I don't believe that it is possible, that there would be no attenuation over distance.
We never said there wouldn't be attenuation. Keep in mind you're talking about something that moves at, literally, the speed of light, though. But in the one real world test that we have for evidence, in 1962, a 1.4 megaton bomb was detonated at 250 miles altitude over the Pacific Ocean. The calculated figure for the damage caused on the island of Hawaii was 5,600 V/m - volts per meter of wire - at a distance of 900 miles with the peak voltage occurring at 97 microseconds after detonation.
At that distance, approximately 300 streetlights blew their fuses, hundreds of burglar alarms went off, power lines went dead, and thousands of circuit breakers tripped, disrupting electrical power across most of the islands. In addition, about 1/3 of all low earth orbit satellites sustained electrical damage, even at a distance of 10,000 miles from the actual blast, due to the radiation traveling around the Van Allen belts and ultimately were destroyed by it.
Two reasons this wasn't more severe are simple. As you noted, the inverse cube law does apply. Second is there wasn't much chance for actual reflected energy to do damage. Most of the devices intended to measure the blast were actually destroyed because it was more powerful than anticipated.
And you can see why - you pop an airburst the same size 250 miles up over Kansas City. The effects of that single bomb would be felt all over the country. Now again in looking at that map, take your compass, put the point on Kansas City, the pencil point on Chicago, and draw a circle. If 900 miles was 6 KV/m, then 450 miles is 24 KV/m. (Again, factor of 4.) Indianapolis, Nashville, Memphis, Jackson, Little Rock, Dallas / Fort Worth, Oklahoma City, Denver, Minneapolis ... no ground damage at all. But St. Louis, Des Moines, Wichita, and many more take a 96 KV/m hit. (It would take 4 total airbursts to take out the entire continental U.S.)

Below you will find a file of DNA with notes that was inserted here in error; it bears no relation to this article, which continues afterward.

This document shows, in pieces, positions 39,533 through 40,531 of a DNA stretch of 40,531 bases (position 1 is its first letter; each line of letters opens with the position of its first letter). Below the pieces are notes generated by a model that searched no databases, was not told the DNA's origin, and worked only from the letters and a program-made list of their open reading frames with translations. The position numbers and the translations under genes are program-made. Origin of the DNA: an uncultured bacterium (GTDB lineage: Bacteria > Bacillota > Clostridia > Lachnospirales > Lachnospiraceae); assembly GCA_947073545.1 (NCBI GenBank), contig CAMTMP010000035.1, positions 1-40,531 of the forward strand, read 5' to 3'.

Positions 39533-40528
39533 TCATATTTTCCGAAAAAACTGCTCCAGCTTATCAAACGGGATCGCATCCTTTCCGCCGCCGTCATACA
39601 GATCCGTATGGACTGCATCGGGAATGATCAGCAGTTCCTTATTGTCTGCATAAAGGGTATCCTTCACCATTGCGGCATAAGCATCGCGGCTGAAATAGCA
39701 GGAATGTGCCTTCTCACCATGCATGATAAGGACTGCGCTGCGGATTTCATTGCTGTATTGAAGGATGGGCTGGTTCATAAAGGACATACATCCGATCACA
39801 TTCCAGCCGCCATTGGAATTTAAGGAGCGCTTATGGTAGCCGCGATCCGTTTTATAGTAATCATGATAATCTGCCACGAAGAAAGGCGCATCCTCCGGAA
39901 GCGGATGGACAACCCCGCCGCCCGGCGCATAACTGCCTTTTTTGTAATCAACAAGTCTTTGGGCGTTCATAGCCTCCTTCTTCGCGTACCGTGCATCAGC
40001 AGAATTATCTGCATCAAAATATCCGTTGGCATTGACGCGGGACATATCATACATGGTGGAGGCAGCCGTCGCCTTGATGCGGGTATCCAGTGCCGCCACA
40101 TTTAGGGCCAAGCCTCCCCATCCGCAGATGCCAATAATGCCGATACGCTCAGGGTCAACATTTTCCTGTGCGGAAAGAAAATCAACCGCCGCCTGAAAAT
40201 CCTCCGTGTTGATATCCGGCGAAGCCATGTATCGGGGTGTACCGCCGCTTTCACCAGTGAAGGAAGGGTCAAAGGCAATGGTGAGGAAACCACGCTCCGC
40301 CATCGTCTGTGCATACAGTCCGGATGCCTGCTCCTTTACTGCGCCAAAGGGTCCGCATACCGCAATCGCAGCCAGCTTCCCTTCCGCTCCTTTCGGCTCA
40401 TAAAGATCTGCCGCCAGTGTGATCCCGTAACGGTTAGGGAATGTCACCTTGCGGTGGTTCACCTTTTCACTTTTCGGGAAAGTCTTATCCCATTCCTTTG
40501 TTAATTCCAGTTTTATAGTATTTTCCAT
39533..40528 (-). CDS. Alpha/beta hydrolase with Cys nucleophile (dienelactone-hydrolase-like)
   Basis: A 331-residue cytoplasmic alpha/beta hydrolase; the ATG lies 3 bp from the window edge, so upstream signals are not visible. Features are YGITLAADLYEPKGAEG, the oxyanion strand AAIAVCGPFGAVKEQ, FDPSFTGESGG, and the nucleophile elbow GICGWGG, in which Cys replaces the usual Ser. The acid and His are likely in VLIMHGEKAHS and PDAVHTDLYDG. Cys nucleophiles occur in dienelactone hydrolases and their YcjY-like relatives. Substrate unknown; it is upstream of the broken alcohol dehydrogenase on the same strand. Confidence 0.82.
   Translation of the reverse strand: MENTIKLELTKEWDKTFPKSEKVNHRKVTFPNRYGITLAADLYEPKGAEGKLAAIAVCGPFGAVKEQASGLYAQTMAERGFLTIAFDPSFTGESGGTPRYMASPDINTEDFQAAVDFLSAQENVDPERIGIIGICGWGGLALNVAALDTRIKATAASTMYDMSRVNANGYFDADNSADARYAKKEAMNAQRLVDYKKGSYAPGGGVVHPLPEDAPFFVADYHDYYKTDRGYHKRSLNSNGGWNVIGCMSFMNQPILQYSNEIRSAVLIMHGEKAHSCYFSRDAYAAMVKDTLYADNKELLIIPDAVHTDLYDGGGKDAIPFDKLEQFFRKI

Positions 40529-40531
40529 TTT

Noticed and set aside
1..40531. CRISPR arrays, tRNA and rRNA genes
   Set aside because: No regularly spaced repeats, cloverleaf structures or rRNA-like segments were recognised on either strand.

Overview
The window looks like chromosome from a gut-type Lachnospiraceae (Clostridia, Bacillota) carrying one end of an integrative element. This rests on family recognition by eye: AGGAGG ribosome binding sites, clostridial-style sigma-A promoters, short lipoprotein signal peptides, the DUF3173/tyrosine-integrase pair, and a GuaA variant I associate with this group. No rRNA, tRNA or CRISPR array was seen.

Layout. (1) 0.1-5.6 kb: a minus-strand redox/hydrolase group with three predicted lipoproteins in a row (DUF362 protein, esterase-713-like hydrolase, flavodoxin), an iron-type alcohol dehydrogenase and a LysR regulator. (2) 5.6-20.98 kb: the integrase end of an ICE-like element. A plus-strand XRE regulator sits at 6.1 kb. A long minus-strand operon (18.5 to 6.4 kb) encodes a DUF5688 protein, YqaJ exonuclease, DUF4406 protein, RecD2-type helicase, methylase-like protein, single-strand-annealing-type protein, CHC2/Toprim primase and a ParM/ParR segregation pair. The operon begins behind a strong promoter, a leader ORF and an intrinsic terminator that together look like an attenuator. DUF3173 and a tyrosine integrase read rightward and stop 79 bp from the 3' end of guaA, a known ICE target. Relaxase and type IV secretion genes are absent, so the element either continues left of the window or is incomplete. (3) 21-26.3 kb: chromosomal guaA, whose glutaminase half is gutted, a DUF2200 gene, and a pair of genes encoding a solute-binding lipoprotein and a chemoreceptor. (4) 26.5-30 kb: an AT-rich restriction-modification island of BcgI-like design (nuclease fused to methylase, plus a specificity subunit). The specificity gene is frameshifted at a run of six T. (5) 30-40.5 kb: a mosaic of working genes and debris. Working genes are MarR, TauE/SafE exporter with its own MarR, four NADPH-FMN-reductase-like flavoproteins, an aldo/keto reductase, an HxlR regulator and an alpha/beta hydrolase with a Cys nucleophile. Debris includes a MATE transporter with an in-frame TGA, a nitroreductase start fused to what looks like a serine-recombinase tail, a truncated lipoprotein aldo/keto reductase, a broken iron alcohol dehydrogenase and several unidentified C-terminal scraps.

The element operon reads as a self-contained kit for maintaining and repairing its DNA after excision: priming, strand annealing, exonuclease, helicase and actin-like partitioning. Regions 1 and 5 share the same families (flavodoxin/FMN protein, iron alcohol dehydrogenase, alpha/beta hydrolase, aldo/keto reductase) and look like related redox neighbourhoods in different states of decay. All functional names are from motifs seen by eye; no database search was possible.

For those of you down under, an airburst over the middle of NSW takes out everything on the coast from Brisbane to Adelaide. An airburst of Nagoya, Japan, takes out almost the entire island. An airburst over Liverpool takes out all of the UK and Ireland.
Oh, and that's assuming the 1.4 megaton bomb, and takes 9 of them. Our biggest bomb we currently stock is 1.2 megatons, so it may take 12 - 15 of them to cover the same territory. We have about 600 of them. Isn't that a reassuring thought?